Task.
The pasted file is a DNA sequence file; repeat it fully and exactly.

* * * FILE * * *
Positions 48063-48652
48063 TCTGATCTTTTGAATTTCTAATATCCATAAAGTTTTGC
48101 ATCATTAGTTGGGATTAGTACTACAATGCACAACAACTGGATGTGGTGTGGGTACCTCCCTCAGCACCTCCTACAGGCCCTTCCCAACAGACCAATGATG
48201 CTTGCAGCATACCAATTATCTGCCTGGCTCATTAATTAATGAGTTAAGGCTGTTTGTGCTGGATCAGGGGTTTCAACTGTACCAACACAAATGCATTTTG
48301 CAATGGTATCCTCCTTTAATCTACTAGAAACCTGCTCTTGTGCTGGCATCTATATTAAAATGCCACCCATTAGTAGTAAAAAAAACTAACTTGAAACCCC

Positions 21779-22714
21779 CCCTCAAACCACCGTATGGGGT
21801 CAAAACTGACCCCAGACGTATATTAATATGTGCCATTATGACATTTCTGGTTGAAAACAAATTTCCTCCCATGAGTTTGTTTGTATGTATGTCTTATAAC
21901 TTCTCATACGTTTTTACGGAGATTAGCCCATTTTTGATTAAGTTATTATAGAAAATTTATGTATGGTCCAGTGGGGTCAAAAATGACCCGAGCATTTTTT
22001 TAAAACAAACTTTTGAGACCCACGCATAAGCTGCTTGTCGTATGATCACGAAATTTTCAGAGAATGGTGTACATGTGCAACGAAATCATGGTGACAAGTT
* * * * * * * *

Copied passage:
Positions 48063-48652
48063 TCTGATCTTTTGAATTTCTAATATCCATAAAGTTTTGC
48101 ATCATTAGTTGGGATTAGTACTACAATGCACAACAACTGGATGTGGTGTGGGTACCTCCCTCAGCACCTCCTACAGGCCCTTCCCAACAGACCAATGATG
48201 CTTGCAGCATACCAATTATCTGCCTGGCTCATTAATTAATGAGTTAAGGCTGTTTGTGCTGGATCAGGGGTTTCAACTGTACCAACACAAATGCATTTTG
48301 CAATGGTATCCTCCTTTAATCTACTAGAAACCTGCTCTTGTGCTGGCATCTATATTAAAATGCCACCCATTAGTAGTAAAAAAAACTAACTTGAAACCCC

Positions 21779-22714
21779 CCCTCAAACCACCGTATGGGGT
21801 CAAAACTGACCCCAGACGTATATTAATATGTGCCATTATGACATTTCTGGTTGAAAACAAATTTCCTCCCATGAGTTTGTTTGTATGTATGTCTTATAAC
21901 TTCTCATACGTTTTTACGGAGATTAGCCCATTTTTGATTAAGTTATTATAGAAAATTTATGTATGGTCCAGTGGGGTCAAAAATGACCCGAGCATTTTTT
22001 TAAAACAAACTTTTGAGACCCACGCATAAGCTGCTTGTCGTATGATCACGAAATTTTCAGAGAATGGTGTACATGTGCAACGAAATCATGGTGACAAGTT